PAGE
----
Consider that assessment can come from other sources beyond high-stakes exams (i.e., more than just a midterm and final exam). Some options to consider include
- Using more more low-stakes quizzes
- Using more assignments / homework problems
- Using a major deliverable such as a project, report, presentation, or essay
- Have students build a portfolio of work through the term
Other resources to explore for alternatives to exams:
- UC Berkley has a good list of traditional testing alternatives
- Indiana University has another list, including suggestions based on what you’d like to assess (e.g. understanding, integration, creation, etc.)
If you do change your assessment methods, make sure to keep the following in mind:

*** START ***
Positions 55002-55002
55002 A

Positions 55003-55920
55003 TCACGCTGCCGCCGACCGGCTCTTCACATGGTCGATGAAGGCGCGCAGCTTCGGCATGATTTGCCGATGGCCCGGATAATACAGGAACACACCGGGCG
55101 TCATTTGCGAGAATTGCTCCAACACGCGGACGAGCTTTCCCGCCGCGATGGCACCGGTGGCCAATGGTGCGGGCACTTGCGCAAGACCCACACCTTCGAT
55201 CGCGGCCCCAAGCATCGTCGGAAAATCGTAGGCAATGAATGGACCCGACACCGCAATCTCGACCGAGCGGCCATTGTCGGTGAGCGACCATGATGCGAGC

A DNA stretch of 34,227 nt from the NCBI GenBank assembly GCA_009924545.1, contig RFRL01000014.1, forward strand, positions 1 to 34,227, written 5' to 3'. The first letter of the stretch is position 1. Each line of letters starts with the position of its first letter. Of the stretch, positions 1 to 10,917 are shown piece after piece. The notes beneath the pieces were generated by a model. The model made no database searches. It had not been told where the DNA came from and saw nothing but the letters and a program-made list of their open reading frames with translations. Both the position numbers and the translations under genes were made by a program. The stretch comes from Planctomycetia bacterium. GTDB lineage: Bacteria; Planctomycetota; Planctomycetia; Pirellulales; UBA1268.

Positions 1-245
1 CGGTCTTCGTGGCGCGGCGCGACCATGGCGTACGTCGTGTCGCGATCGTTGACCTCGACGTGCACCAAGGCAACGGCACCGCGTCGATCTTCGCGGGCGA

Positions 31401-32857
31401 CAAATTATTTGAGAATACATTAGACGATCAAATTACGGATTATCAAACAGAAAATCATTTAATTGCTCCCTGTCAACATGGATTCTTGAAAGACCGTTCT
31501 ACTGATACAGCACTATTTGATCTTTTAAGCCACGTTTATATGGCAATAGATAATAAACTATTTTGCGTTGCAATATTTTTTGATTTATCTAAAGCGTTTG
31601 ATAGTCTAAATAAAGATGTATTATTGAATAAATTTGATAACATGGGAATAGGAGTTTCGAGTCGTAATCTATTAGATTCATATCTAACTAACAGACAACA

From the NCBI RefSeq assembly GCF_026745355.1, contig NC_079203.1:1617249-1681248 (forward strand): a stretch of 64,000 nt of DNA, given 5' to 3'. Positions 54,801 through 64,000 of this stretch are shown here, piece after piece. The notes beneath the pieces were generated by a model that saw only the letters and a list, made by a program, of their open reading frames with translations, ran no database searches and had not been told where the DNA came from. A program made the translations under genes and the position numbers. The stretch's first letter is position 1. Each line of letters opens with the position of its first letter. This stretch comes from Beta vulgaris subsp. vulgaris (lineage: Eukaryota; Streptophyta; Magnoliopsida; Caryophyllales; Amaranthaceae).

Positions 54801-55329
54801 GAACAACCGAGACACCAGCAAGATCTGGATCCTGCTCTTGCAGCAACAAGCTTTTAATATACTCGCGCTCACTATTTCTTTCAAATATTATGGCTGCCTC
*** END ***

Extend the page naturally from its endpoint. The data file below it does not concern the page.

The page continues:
- If all courses do the same, students could become overwhelmed with many low-stakes assessments or conflicting assessments. (Imagine being a student with four 1% quizzes, one paper, and two presentations all due on the same day). Anticipate being asked to coordinate with others in the Department.
- How are you going to confirm the work being assessed is from the individual submitting it? (I.e., in assigning a grade to a student, do you know they actually did that work? See the Strategies for Promoting Academic Integrity page.)
- Consider policies that give some flexibility to students and to help mitigate temptations for misconduct, such as counting only the top 5 of 6 quizzes, or similar.
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